Racism In To Kill A Mockingbird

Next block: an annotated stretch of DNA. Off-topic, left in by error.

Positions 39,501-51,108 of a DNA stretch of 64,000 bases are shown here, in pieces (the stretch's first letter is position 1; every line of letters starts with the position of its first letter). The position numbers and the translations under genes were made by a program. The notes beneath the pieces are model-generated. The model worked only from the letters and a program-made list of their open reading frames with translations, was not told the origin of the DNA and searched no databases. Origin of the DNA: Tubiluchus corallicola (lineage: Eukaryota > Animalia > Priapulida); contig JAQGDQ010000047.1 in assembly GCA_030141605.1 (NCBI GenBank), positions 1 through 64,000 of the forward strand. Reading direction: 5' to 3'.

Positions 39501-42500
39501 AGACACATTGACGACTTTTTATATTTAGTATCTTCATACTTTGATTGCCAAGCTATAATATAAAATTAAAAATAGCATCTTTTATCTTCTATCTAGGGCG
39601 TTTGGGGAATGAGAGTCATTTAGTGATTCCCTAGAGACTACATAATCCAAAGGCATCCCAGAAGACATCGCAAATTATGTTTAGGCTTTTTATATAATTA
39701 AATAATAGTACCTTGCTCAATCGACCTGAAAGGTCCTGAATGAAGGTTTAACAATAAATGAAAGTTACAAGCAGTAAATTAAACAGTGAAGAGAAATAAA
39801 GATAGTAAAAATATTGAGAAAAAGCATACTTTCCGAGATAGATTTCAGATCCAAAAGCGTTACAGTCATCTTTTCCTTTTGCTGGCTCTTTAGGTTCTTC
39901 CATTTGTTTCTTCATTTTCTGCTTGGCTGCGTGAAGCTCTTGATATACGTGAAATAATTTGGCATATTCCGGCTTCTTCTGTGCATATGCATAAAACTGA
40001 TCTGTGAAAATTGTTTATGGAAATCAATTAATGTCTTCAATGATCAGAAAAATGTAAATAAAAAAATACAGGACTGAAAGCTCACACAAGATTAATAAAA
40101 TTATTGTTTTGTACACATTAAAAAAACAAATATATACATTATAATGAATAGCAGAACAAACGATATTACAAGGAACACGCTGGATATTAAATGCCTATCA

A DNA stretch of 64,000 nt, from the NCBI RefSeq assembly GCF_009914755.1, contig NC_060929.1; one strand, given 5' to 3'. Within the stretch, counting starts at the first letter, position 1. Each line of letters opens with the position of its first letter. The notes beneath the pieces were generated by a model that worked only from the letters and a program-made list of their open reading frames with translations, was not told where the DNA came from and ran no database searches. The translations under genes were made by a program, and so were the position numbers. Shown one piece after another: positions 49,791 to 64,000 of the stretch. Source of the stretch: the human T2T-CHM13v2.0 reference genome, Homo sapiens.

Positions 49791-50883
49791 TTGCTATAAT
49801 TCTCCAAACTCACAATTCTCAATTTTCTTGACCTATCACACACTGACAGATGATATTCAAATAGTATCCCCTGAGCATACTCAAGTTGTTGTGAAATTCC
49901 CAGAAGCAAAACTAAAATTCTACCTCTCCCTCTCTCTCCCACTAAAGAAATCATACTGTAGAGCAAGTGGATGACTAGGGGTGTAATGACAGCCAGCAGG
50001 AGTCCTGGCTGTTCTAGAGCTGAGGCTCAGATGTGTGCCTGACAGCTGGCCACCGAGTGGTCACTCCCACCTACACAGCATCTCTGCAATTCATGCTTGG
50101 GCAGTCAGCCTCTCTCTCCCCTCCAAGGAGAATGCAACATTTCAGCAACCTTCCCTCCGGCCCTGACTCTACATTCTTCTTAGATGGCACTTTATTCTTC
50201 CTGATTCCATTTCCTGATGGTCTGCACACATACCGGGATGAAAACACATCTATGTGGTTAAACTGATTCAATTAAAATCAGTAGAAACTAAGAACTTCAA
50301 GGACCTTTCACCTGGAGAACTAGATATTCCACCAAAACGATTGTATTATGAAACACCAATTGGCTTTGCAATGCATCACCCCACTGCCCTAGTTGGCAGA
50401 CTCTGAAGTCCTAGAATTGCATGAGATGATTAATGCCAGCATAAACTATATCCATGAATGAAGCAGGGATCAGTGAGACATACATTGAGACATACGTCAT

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A barrier between humans has survived for centuries, and the existence of this barrier is driven by a chaotic force known as racism. Over the years, racism has morphed into a power so vicious it tears people apart and soils the unity of humanity, creating a division between the different types of people who live together. In the novel To Kill a Mockingbird by Harper Lee, the prime targets of racism are the members of the African-American community, and they are treated poorly by many of the people who live in Maycomb. Racism plays a large part in the way the social hierarchy of Maycomb is organized, and many of the white residents perceive black people lowly in this system. Because African-Americans are viewed as inferior beings in Maycomb’s society, they are mistreated, and this mistreatment has become so common that it has ingrained itself into one of the fundamental principles that dictates Maycomb. Therefore, Lee suggests racism is a destructive force that can plague the core values of a society. To begin, Lee portrays the effects of racism on diminishing the values of a society through an individual. Throughout the trial, bias is shown against Tom Robinson from many people in Maycomb, and he is eventually believed to be guilty. Once the conclusion of the trial is reached, Scout reflects back on the verdict, and she comes to an understanding of the case. She narrates, “Atticus had used every tool available to free men to save Tom Robinson, but in the secret courts

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